Do you have a unique selling proposition (USP) that you’re shouting to the world? Is it one that really matters to your target audience, so that when they hear it they sit up and take notice?
If not, you’re missing out on a very important component of your business.
The Importance Of Creating A Unique Selling Point (USP)
If you don’t have a USP for your business, you’re leaving a massive gap between where your business currently is, and where it could be.
It’s no surprise that most businesses, lacking a USP, merely get by. Their failure rate is high, their owners are apathetic, and they get only a small share of the potential business.
Not only that, the absence of a USP leads to significant amounts of time and money being unneccessarily wasted while you attempt to sell and market your offerings.
What Is A Unique Selling Point (USP)?
Your USP is a promise to your customers, both potential and existing. It is ideally something that only you can say. If it wasn’t something only you can say, it wouldn’t be unique – would it 😉?
Essentially, your USP demonstrates to your audience what’s different about you, and your business. It answers one of the most important questions that your prospects will have – why should they choose you?
And in the process, it makes you or your business stand out from your competitors, and makes you memorable. In a world where there is so much noise and competition, where it’s so hard to get someone’s attention – your USP is perhaps your most powerful weapon.
How To Create Your USP
There are a few steps to create a unique selling proposition.
- Know your audience well – and identify their needs better than anyone else. You may want to use the customer empathy map below to help you. What are their greatest challenges and frustrations when dealing with your industry? What problem/s do they have that you can solve better than anyone else?
- Compare your offering with your main competitors. What is it that makes yours different, and what is it that you can do that your competitors can’t copy or reproduce easily?
Set some time aside, relax, and have a go at writing a one-paragraph statement of your new USP.
To start with you’ll have trouble expressing it tightly and specifically. It may take two or three paragraphs or more. That’s okay. From there you can edit ruthlessly until you have the crispest, clearest, most specific promise you could possibly make.
Then, rework it and hack away the excess, until you have a clearly defined, clearly apparent Unique Selling Proposition that will grab the attention of your prospects.
Here are some examples of unique selling propositions:
- FedEx Corporation
When it absolutely, positively has to be there overnight.
The milk chocolate melts in your mouth, not in your hand.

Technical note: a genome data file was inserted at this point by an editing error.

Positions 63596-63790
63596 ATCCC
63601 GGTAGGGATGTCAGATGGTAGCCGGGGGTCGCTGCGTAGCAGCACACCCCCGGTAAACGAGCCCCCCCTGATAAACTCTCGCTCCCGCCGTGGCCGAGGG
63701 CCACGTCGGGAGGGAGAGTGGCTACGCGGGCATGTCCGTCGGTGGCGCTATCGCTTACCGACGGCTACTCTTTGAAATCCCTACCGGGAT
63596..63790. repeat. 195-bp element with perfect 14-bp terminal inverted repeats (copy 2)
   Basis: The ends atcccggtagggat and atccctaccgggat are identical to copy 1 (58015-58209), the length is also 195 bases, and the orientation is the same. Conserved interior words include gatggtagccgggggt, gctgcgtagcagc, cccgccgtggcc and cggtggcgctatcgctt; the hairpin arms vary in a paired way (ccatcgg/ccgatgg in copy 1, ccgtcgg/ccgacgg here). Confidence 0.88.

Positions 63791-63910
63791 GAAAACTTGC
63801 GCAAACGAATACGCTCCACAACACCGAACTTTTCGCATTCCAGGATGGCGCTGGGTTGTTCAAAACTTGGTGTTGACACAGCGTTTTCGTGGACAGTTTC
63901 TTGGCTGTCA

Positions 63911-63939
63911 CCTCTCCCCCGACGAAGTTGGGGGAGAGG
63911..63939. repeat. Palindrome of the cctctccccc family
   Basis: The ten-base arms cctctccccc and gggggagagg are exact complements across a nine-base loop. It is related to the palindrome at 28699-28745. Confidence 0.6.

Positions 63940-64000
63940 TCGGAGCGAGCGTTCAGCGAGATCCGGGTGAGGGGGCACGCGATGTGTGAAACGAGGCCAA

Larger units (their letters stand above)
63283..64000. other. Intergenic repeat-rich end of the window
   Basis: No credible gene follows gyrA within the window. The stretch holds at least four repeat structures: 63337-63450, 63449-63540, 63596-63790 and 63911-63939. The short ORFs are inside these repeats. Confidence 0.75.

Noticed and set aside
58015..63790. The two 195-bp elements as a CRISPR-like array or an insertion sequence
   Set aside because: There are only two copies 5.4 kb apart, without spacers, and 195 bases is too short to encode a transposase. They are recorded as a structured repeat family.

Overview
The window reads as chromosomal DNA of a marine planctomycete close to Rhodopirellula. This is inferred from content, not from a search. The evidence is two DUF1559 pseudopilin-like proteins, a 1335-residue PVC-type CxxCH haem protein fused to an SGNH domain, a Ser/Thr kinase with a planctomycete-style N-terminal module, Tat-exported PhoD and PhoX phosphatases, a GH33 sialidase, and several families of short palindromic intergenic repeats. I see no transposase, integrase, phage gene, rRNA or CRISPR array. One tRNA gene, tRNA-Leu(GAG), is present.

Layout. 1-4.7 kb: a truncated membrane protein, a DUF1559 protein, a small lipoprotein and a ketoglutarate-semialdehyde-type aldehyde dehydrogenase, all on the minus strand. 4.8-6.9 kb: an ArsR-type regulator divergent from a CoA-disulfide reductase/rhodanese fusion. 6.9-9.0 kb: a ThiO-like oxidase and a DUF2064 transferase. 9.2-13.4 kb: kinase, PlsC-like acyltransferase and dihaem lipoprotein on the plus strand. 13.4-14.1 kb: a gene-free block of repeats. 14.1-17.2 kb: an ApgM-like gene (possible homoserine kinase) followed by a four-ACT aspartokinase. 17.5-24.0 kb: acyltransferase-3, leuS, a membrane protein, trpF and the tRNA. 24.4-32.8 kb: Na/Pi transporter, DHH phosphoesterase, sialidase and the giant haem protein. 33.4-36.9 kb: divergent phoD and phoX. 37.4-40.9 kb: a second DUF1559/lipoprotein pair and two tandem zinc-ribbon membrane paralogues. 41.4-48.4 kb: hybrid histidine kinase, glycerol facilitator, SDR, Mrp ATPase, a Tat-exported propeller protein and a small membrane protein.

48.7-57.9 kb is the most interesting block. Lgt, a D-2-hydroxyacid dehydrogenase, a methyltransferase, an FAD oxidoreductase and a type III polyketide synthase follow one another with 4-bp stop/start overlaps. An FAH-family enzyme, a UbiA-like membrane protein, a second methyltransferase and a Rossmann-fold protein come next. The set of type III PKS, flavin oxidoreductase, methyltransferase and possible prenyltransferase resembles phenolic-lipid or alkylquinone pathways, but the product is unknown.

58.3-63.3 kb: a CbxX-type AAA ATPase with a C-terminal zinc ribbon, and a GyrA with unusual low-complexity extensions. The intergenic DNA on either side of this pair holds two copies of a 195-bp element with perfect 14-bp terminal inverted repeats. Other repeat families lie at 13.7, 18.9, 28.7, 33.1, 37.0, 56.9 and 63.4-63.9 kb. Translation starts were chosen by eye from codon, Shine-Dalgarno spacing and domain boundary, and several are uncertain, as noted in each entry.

- Domino’s Pizza
You get fresh, hot pizza delivered to your door in 30 minutes or less or it’s free.
These days it can be easier than you think to create and deliver on a USP, as so many companies are dropping the ball on the absolute basics.
As an example – can you guarantee you’ll call your customer or prospect back, or have an answer or a quote within 30 minutes? Sometimes it doesn’t take a lot to make a big difference to a customer.
Testing Your USP
Once you’ve come up with what you think is an awesome USP, test it with your target market. The best way to do this is by asking 50 to 100 people if they actually care about what you think makes you special (or could make you special). Would it be enough to positively influence their decision making?
Living Your USP
Once you have your USP, focus on doing it – excellently and consistently. Better than anyone else.
If you shout your USP to the world from the highest mountain, and don’t live and breathe it in your business – you’ll come to grief. The customer experience must match the promise – at the very least.
Once you’ve got this sorted internally and with your team, it’s time to start incorporating your USP into your sales and marketing, and shouting it to the world.
What’s important is that it’s easy for you to communicate, and that your audience understand it quickly and easily.
Creating a USP for your business is extremely important, and it doesn’t need to be difficult. The steps to create a unique selling proposition are quite simple (but not easy), and the examples of unique selling propositions above demonstrate that.
Your USP will most definitely help you to stand out from the crowd in a sea of sameness. Just make sure that your target audience understand it, relate to it, and care about it.
Most importantly – your USP is a promise of some kind. Make absolutely sure that you deliver on it.
Get out there and create a USP for your business. If you already have one, or have an idea for one – post it in the comments below to seek feedback (and give your business a plug).
What’s your USP?